To address this, fine-grained access control utilizes variable factors in access decisions. In the identity space, this will allow enterprises to write complex rules containing variable conditions, such as action, location, role, and time, into policies. This approach is especially crucial to companies sharing sensitive information, sharing data across geographical borders, or operating in highly regulated industries.

Working groups and regulators are exploring ways to reduce the burden on corporations to manage access, particularly in highly regulated industries, so we can expect an increase in the shift towards a more dynamic mindset throughout 2023.

AI and ML Will Enhance Identity Approaches

We’re increasingly seeing enterprises use artificial intelligence (AI) and machine learning (ML) to identify security risks and automate user access privileges. But through 2023, we expect to see more companies enhance their secure operations centers (SOCs) with enriched data from identities, endpoints, and networks.

Cloud Complexity Will Evolve Corporate Identity

Companies will continue embracing multi-cloud architectures and onboarding more cloud providers through 2023. As they do so, it increases the complexity of managing identities across various infrastructures and enforcing emerging standards and controls around policy management.

Companies will need to ensure awareness of all users, seamless experiences across legacy and cloud-native solutions, and be able to automate across hybrid solutions. To handle this multi-cloud complexity, businesses will seek out new identity approaches, such as Cloud Infrastructure Entitlement Management (CIEM) and Dynamic Authorization.

Brands Will Increasingly Require Identity Verification

We expect verified identity to play a prominent role in how online platforms, from social media networks to travel sites, secure users and regulate content. A good example of this in practice is Airbnb requiring all users to verify their identities, which is indicative of an increase in enterprises seeking new approaches to user onboarding.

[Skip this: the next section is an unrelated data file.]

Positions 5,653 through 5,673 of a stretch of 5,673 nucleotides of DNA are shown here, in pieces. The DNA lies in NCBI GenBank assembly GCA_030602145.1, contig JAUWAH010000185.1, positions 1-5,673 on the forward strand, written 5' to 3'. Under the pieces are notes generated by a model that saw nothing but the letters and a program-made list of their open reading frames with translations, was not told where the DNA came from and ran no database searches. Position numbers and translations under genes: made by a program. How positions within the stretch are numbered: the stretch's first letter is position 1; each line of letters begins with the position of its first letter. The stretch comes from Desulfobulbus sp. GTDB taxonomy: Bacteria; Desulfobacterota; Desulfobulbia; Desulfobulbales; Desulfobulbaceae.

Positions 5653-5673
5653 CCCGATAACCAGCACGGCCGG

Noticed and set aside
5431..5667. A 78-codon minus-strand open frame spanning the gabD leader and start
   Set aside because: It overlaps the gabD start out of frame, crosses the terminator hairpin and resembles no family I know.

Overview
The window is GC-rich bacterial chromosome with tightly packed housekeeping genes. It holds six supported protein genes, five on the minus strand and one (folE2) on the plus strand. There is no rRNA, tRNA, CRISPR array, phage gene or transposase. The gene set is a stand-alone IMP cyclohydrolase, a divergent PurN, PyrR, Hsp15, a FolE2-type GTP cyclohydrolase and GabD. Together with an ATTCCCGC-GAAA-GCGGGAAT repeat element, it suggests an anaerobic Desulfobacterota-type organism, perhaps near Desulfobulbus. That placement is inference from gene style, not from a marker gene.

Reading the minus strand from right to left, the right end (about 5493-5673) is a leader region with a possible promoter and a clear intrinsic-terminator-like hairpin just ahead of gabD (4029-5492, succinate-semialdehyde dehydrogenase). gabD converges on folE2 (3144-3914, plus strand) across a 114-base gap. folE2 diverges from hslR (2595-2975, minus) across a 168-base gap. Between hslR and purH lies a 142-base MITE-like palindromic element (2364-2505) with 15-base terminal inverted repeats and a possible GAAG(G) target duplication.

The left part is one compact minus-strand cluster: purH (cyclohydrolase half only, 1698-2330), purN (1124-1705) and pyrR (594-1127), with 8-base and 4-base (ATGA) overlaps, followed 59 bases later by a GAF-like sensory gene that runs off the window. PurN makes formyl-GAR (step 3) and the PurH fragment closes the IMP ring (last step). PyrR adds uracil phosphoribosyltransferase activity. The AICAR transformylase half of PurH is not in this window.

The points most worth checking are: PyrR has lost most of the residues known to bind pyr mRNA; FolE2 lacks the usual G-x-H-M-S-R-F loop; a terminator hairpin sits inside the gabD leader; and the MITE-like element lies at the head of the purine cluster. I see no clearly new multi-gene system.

We could also see consumers assume more control of their digital identities as they assume “identity scores.” This could see personal information stored in digital wallets and other decentralized verification methods, which users can share with third-party providers. Again, this points to a future without passwords and gives people more control over their personal data and who they share it with.

The need to secure digital identities is potentially the most pressing issue facing any enterprise as we move into 2023. From the ever-increasing risk of cyberattacks to the boom in cloud adoption and dynamic work practices, businesses are under enormous pressure to ensure all employees work securely at all times and from anywhere.

The predictions above paint a picture of the challenges facing businesses and the battles they face to modernize systems while keeping data and identities secure. To find out more, download the 2022 Trends in Securing Digital Identities.

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Asad Ali

Asad Ali is a technologist at Thales with 25 years of experience, and a track record of technical innovation, research, development, team management and product delivery in the digital security space. He currently serves in the CTO office of Thales cyber-security business unit, and has been an evangelist for company-wide adoption of user-centered design and usable security framework. He has also represented Thales in technology Standards bodies (W3C, OpenID Foundation), industry technology alliances (CSA, IDSA), and academia outreach programs. He holds 10 patents and has over 40 publications in peer-reviewed technical journals and international conferences. Mr. Ali received a Master’s degree in Engineering from MIT.